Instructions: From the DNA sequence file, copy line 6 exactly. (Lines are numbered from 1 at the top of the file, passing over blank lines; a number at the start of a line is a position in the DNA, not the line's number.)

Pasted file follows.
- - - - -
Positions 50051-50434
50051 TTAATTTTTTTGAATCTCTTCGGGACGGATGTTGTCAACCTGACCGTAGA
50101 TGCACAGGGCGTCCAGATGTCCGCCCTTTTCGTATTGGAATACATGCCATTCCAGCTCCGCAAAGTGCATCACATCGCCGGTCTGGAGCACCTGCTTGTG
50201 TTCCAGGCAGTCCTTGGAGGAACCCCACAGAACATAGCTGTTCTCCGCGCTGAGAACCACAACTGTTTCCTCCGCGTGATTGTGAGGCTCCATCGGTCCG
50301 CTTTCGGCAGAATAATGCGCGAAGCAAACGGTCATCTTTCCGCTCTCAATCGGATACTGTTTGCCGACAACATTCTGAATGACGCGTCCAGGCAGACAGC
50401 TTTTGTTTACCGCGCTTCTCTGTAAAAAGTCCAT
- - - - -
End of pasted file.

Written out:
50401 TTTTGTTTACCGCGCTTCTCTGTAAAAAGTCCAT